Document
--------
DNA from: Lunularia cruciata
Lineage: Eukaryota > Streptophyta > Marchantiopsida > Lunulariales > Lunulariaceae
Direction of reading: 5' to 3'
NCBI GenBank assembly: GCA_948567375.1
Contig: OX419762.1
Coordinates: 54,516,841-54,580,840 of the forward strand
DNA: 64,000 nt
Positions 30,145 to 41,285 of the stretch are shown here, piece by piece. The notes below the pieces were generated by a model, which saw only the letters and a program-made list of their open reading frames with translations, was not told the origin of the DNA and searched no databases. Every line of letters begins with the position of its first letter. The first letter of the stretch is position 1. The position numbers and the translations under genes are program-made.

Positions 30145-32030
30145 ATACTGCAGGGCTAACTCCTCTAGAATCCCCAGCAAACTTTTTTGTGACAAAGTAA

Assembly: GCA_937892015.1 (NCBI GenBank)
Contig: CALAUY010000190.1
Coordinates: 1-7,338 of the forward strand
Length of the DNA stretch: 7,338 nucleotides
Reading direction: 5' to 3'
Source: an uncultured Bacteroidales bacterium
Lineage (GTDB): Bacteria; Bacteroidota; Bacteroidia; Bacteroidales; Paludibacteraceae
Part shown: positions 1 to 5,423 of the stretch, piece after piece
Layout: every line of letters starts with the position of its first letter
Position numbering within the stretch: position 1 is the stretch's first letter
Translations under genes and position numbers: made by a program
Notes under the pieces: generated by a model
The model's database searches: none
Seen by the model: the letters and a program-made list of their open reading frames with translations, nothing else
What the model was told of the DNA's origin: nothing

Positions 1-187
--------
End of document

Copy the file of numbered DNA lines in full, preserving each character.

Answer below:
DNA from: Lunularia cruciata
Lineage: Eukaryota > Streptophyta > Marchantiopsida > Lunulariales > Lunulariaceae
Direction of reading: 5' to 3'
NCBI GenBank assembly: GCA_948567375.1
Contig: OX419762.1
Coordinates: 54,516,841-54,580,840 of the forward strand
DNA: 64,000 nt
Positions 30,145 to 41,285 of the stretch are shown here, piece by piece. The notes below the pieces were generated by a model, which saw only the letters and a program-made list of their open reading frames with translations, was not told the origin of the DNA and searched no databases. Every line of letters begins with the position of its first letter. The first letter of the stretch is position 1. The position numbers and the translations under genes are program-made.

Positions 30145-32030
30145 ATACTGCAGGGCTAACTCCTCTAGAATCCCCAGCAAACTTTTTTGTGACAAAGTAA

Assembly: GCA_937892015.1 (NCBI GenBank)
Contig: CALAUY010000190.1
Coordinates: 1-7,338 of the forward strand
Length of the DNA stretch: 7,338 nucleotides
Reading direction: 5' to 3'
Source: an uncultured Bacteroidales bacterium
Lineage (GTDB): Bacteria; Bacteroidota; Bacteroidia; Bacteroidales; Paludibacteraceae
Part shown: positions 1 to 5,423 of the stretch, piece after piece
Layout: every line of letters starts with the position of its first letter
Position numbering within the stretch: position 1 is the stretch's first letter
Translations under genes and position numbers: made by a program
Notes under the pieces: generated by a model
The model's database searches: none
Seen by the model: the letters and a program-made list of their open reading frames with translations, nothing else
What the model was told of the DNA's origin: nothing

Positions 1-187